In addition, section 10 of the Children Act 2004 sets out the responsibility to make arrangements to promote co-operation between ‘relevant partners’ with a view to improving the well-being of children in their area. This should include arrangements in relation to Children Looked After and care leavers. Section 10(5) of the 2004 Act places a duty on relevant partners to co-operate with the local authority in the making of these arrangements, therefore promoting and ensuring a joined-up approach to improving the well-being of children in their area.

See DfE Applying Corporate Parenting Principles to Looked-after Children and Care Leavers – Statutory Guidance (Feb 2018).


3. Consultation Values and Principles

3.1 General Principles of Consultation
3.2 Management Consultation 
3.3 Legal Consultation

3.1 General Principles of Consultation

Everyone involved in the receipt and delivery of services should be consulted about decisions, which may affect them.

This includes children, their advocates, their parents, other significant family members and those charged with providing the service; including managers, staff, carers and professionals or colleagues from other agencies.

This means that people's views should be sought and taken into account in relation to all decisions, which are likely to affect their daily life and their future.

The older and more mature the child is, the more weight can and should be given to their wishes and feelings.

Unless there are exceptional circumstances, reasonable steps must be taken in all cases to consult parents. Exceptions will include where a child is placed for adoption and where older children with an appropriate level of maturity specifically request that their parents are not consulted and a decision is made to respect their wishes.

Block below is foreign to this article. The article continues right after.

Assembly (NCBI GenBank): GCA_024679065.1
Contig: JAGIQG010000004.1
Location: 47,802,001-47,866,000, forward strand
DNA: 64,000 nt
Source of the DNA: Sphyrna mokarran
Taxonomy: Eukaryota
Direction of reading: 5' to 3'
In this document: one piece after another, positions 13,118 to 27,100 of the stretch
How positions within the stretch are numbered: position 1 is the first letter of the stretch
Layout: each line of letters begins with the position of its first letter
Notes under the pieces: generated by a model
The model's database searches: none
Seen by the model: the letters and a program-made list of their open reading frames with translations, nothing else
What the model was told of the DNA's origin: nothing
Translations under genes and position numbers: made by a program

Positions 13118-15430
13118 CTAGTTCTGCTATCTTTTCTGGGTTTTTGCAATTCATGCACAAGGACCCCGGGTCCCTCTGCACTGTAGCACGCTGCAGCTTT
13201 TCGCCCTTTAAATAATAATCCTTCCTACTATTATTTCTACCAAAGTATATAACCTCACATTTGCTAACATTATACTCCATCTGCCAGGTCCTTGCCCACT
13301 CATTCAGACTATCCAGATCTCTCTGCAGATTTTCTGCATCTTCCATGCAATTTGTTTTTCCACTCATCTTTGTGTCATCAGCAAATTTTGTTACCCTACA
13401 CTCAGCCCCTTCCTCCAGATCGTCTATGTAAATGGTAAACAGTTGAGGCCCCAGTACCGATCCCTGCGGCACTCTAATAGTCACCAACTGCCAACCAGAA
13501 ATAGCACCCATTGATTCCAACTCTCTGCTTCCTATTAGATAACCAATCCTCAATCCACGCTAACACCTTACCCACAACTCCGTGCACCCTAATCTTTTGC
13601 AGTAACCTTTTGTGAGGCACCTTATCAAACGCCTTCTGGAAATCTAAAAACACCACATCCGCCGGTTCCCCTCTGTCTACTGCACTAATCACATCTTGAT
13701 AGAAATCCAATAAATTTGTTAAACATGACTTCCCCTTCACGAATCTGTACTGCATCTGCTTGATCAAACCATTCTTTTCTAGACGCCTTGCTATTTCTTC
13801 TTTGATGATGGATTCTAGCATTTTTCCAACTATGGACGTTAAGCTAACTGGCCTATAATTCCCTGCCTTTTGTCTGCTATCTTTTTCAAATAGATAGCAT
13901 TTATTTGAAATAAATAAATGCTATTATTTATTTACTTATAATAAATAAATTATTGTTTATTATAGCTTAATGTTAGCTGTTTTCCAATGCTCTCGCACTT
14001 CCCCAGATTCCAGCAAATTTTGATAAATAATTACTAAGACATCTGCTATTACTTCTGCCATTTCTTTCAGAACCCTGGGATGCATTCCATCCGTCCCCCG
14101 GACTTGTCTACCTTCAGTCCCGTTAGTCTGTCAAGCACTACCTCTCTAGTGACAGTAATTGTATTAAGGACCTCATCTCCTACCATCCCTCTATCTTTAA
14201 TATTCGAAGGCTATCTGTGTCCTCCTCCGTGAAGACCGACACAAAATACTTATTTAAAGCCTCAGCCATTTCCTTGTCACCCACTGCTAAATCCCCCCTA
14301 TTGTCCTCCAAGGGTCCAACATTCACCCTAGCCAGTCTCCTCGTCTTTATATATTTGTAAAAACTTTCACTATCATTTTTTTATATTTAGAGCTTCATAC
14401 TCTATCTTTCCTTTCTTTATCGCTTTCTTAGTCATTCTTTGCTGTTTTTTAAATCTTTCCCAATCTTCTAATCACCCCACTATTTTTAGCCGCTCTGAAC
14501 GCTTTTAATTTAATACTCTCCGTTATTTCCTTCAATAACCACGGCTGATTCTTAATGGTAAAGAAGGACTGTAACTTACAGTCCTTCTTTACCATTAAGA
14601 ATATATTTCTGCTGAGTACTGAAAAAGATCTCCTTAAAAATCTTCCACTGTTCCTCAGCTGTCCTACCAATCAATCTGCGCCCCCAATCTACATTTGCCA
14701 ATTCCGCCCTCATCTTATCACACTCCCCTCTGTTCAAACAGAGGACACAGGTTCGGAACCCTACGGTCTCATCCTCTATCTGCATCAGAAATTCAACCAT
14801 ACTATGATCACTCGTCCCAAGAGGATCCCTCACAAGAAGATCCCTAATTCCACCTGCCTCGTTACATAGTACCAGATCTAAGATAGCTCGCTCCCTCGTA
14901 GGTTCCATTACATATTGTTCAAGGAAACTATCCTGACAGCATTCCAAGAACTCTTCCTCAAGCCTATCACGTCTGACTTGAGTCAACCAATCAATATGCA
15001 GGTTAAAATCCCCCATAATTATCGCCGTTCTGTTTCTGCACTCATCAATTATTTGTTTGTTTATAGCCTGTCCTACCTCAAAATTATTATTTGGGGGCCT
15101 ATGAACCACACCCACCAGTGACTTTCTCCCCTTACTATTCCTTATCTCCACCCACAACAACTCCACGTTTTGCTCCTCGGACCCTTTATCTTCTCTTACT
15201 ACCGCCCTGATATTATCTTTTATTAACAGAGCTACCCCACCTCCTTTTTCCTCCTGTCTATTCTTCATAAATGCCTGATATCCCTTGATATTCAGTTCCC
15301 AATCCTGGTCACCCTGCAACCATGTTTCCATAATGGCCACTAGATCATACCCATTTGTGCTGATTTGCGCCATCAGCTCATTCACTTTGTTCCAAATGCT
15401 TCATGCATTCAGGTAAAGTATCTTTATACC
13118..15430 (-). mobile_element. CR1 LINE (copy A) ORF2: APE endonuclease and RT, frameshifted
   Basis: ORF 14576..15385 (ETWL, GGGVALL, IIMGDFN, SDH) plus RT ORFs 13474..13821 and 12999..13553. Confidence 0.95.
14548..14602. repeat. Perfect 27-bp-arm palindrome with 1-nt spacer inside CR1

Consultation should take place on a regular and frequent basis with those who need to be consulted and assumptions should not be made about the inability or lack of interest of those who should be consulted.

Where people have communication difficulties of any sort, suitable means must be provided to enable them to be consulted, including arranging access to advocates or representatives who may speak on their behalf.

Consultation should be undertaken in a creative manner.

If consultation is not possible or is restricted for whatever reason, steps should be taken to ensure those affected are informed of decisions as soon as practicable after they are made, and an explanation for the decision given, together with the opportunity to make a comment and express their views.

If it is then felt that a different decision may have been appropriate, steps should be taken to reconsider the decision.

If decisions are made against people's wishes, they should be informed of the decision and the reasons for the decision should be explained. In these circumstances, the person should be informed of any rights they have to formally challenge the decision, and of the availability of the Complaints Procedure.

Children should also be informed of their right to appoint an Advocate, and if an advocate is appointed, he or she must be consulted in accordance with the principles set out in this section.

3.2 Management Consultation

Unless otherwise stated in specific procedures in this manual, it is assumed that people working in this organisation will take reasonable steps to keep their managers informed of their actions; and will consult and seek their approval where they do not have decision making responsibility delegated to them.

In order to facilitate this, managers must ensure that effective lines of communication are established and maintained.

If procedures in this manual require that managers are informed within specified timescales or their approval is sought before actions are taken, this must be complied with.

3.3 Legal Consultation

It is assumed that, in following these procedures, social workers and/or their managers will seek legal advice, as appropriate, before taking any action and/or making decisions which will or may change the legal status of a child or decisions which do not have parental consent. This is particularly so in cases where emergency action is being considered.

In order to facilitate this, managers must ensure that effective lines of communication are established and maintained between Children’s Social Work Services and the Council's Legal Advisers.

End